Four of 53 cases (7.5%) maintained the same methylation profile as the normal control. The rest 49 cases (92.5%) suffered from the methylation changes as much as no less than one target, an occurrence was significantly lower than in HCC, where all the cases displayed methylation changes affecting no less than three targets in the studies involved with twenty or twenty four targets [18, 24], indicating that alterations in DNA methylation \occur more frequently in HCC than in astrocytoma. This may be contributed by the apparent anatomic inaccessibility of the brain to environmental adverse factors in comparison to the liver. The size of the subsets containing various number of the target affected (from one to nine) ranged from 1 to 11 cases, and peaked with 10 cases at three and 11 cases at five target subsets (Additional file 9). To identify the most frequent changes of the target sets (one to three), a mathematic method called "the Discovery of Association Rules"  was used. The co-occurrence (case number/the total) and frequency (% of the total) of any subset of the targets that changed in methylation together in astrocytoma were counted and compared. In the entire cohort of patients in this study, the most altered target was the RASSF1A gene, 69.8% (37/53). The two genes that most altered together were the RASSF1A and p73 genes, hypermethylation of which was found in 20 (37.7%). Three genes that changed together were the former two plus CDH1 or OCT6, hypermethylation of which occurred in 20.8% cases (11/53) (Column 2, a, Additional file 10). Furthermore, the occurrence in methylation change in any target in the two gene subsets was 79.3% (42/530 and in three gene subsets was 81.1–83% (43–44/53) (Column 3, a, Additional file 10).
Since the hypermethylated AR is associated closely with the female gender of the astrocytoma patients and devoid of any association with the formation of astrocytoma, it was taken out from this analysis. Hypermethylation of the RASSF1A gene occurred in 21 female cases (77.8%, 21/27). Both RASSF1A and WT1 were hypermethylated in 13 (13/27, 48.1%); and the former two plus the hypermethylated p73 or CDH1 or OCT6 were found in 9 female cases (9/27, 33.3%), respectively (Column 2, b, Additional file 10). The subsets in the male patient group showed very different patterns. The single to three target subsets were the RASSF1A (16/26, 61.5%); the RASSF1A and IRF7 (10/26, 38.5%); and the former two plus the p73 or MGMT or MT1A (5/26, 19.2%), respectively (c, Additional file 10). In Grade I astrocytoma, the subsets for one, two and three targets were RASSF1A (10/14, 71.4%), RASSF1A plus p73 (6/14, 42.9%), and the former two plus either WT1 or IRF7 or MAGEA1 as well as RASSF1A plus CDH1 and WT1 (3/14, 21.4%). For Grade II astrocytoma, the corresponding sets consisted of the RASSF1A (12/15, 80%), the RASSF1A and MGMT or IRF7 (5/15, 33.3%), and the RASSF1A and MGMT plus p73 or OCT6, or MT1A, or WT1 as well as the RASSF1A and IRF7 and MT1A (3/15, 20%), respectively. For Grading III astrocytoma, those subsets were composed of the RASSF1A (8/12, 66.7%), the RASSF1A and CDH1 (5/12, 41.7%), and the formal two plus MGMT (4/12, 33.3%), respectively. For Grading IV astrocytoma, the comparative subsets contained the RASSF1A or p73 (7/12, 58.3%), the RASSF1A and p73 (6/12, 50%), and the former two plus MGMT or OCT6 (4/12, 33.3%), respectively. (d-g, Additional file 10).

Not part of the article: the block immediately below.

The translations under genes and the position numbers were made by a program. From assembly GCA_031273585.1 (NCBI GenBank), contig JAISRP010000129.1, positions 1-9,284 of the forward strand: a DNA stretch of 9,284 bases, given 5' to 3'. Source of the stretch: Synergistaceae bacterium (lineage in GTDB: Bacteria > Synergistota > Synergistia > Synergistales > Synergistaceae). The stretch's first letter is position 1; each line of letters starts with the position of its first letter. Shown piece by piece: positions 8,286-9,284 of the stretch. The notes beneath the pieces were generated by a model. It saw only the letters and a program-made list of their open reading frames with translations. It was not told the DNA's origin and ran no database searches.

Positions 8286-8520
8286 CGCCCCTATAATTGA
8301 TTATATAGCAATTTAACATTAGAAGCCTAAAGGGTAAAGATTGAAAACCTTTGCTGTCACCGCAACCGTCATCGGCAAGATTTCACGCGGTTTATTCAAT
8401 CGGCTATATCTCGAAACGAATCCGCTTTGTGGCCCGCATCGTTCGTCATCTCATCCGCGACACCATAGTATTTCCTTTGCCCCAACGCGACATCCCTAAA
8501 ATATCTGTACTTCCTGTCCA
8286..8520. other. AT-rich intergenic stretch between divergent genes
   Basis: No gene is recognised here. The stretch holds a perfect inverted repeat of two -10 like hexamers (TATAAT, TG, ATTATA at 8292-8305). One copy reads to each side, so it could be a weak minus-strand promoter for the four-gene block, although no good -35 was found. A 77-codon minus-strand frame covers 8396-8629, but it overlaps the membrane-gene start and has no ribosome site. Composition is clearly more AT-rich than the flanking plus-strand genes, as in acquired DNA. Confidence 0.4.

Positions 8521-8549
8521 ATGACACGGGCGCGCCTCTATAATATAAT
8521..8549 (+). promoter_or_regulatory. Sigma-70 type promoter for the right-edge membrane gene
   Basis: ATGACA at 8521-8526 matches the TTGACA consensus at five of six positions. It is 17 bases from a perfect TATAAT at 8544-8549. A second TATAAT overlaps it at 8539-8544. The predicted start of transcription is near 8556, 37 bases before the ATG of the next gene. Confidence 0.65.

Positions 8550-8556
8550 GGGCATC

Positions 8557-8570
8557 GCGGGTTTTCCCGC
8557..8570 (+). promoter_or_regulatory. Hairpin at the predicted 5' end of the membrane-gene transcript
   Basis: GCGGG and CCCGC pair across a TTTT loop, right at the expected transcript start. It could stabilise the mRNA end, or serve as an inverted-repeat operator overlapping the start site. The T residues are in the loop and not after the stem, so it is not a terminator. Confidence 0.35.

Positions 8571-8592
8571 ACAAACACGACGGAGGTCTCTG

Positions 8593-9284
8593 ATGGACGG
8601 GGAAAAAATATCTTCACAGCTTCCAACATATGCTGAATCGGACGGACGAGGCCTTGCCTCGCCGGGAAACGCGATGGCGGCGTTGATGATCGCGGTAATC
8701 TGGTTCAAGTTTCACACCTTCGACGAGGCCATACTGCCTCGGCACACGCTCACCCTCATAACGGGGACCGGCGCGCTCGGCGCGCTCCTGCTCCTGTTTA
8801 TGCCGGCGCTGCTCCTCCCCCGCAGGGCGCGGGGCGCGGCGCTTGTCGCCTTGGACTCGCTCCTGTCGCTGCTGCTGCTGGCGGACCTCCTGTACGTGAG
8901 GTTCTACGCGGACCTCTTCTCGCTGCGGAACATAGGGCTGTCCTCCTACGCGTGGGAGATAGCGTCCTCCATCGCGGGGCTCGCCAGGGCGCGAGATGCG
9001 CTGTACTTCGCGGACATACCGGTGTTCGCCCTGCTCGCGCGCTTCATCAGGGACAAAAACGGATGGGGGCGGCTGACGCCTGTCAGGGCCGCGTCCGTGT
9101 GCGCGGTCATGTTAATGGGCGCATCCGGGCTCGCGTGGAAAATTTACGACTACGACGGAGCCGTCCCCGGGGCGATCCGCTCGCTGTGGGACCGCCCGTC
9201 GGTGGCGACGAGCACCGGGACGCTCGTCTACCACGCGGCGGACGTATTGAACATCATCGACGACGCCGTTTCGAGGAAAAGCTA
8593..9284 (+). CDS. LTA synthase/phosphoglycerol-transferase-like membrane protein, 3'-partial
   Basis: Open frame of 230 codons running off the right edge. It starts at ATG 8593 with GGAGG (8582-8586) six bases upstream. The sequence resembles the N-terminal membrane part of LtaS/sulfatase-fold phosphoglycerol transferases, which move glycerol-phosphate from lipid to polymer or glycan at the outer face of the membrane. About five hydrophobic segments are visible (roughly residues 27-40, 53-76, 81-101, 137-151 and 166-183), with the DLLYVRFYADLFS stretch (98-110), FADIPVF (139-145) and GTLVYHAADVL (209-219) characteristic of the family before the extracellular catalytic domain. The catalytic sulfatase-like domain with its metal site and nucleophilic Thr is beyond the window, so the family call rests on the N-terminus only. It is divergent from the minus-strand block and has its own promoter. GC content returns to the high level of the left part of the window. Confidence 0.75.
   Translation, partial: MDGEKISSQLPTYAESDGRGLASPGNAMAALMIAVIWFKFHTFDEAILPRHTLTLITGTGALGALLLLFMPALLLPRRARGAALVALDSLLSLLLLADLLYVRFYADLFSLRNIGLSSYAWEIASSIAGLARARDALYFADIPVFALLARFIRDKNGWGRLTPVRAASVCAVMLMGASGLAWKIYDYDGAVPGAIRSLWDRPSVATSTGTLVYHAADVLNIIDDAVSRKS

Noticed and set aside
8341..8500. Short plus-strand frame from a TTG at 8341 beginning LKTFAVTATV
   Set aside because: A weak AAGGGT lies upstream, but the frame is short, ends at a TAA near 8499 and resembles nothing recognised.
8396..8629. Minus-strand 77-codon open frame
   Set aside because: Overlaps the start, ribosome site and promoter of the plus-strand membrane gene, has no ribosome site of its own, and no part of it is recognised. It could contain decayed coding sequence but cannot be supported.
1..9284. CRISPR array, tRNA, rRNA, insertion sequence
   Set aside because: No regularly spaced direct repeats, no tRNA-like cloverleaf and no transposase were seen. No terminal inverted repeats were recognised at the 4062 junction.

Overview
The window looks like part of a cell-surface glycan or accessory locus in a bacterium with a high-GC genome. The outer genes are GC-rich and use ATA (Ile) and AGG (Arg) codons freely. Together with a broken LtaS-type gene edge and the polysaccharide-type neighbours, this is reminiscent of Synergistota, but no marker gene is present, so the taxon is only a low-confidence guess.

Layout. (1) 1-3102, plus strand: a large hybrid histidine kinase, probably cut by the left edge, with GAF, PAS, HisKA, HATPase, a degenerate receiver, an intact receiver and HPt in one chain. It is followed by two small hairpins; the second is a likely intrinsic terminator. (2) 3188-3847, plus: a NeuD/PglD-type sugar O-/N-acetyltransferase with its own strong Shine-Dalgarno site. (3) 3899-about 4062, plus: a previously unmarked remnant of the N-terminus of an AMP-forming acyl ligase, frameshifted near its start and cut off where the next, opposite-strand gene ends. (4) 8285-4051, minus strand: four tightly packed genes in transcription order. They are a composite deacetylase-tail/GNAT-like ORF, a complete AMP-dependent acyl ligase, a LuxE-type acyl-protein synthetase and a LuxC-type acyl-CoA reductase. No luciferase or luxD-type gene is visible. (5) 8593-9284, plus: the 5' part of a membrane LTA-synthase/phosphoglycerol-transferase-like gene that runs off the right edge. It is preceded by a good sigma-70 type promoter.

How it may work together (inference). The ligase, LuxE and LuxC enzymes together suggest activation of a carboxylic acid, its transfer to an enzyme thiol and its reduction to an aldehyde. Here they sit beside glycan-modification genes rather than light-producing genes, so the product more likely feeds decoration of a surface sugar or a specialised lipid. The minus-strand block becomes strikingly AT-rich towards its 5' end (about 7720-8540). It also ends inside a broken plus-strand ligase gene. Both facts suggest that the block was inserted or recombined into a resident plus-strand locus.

Our methylation profiling efforts described in this report provided the following informative targets: the RASSF1A, p73, WT1, MGMT, CDH1, OCT6, and IRF7 genes. The established concordant methylation profiles of these eight genes (Additional file 10) may provide useful clues for the epigenetic biomarker selection to for the novel diagnostic and prognostic assays of astrocytoma. The hypermethylated status of this lest of genes in the serum, and biopsies of the suspected astrocytoma patients may serve as good diagnostic indicators, if they can be reliably detected. With the death/survival profiles of this cohort of astrocytoma patients available in the future, the methylation profile established in this study may have certain prognostic value.
polymerase chain reaction
methylation specific PCR
- ABL :
v-abl Abelson murine leukemia viral oncogene homolog 1
- APAF1 :
apoptotic protease activating factor
- APC :
adenomatosis polyposis coli
- AR :
- BRCA1 :
breast cancer 1
- CAV :
caveolin 1, caveolae protein
- CDH1 :
cadherin type 1, E-cadherin
- CDH13 :
cadherin 13, H-cadherin
- CSPG2 :
chondroitin sulfate proteoglycan 2 (versican)
- cyclin a1 :
- DAPK1 :
death-associated protein kinase 1
- DBCCR1 :
deleted in bladder cancer chromosome region candidate 1
- EPO :
- hMLH1 :
mutL homolog 1, colon cancer, nonpolyposis type 2
- IRF7 :
interferon regulatory factor 7
- LKB1 :
serine/threonine kinase 11 (Peutz-Jeghers syndrome)
- MAGEA1 :
melanoma antigen, family A, 1 (directs expression of antigen MZ2-E)
- MGMT :
- MT1A :
metallothionein 1A (functional)
- MYOD1 :
myogenic factor 3
- OCT6 :
POU domain, class 3, transcription factor 1
- p14 ARF :
the alternative reading frame of the cyclin-dependent kinase inhibitor 4a
- p15 INK4b :
cyclin-dependent kinase inhibitor 4b
- p16 INK4a :
cyclin-dependent kinase inhibitor 4a
- p27 KIP1 :
cyclin-dependent kinase inhibitor 1B (p27, KIP1)
- p57 KIP2 :
cyclin-dependent kinase inhibitor 1C (p57, KIP2)
- p73 :
tumor protein p73
- PTEN :
phosphatase and tensin homolog
- RASSF1A :
ras association (RalGDS/AF-6) domain family 1 protein isoform 1a
- RASSF1C :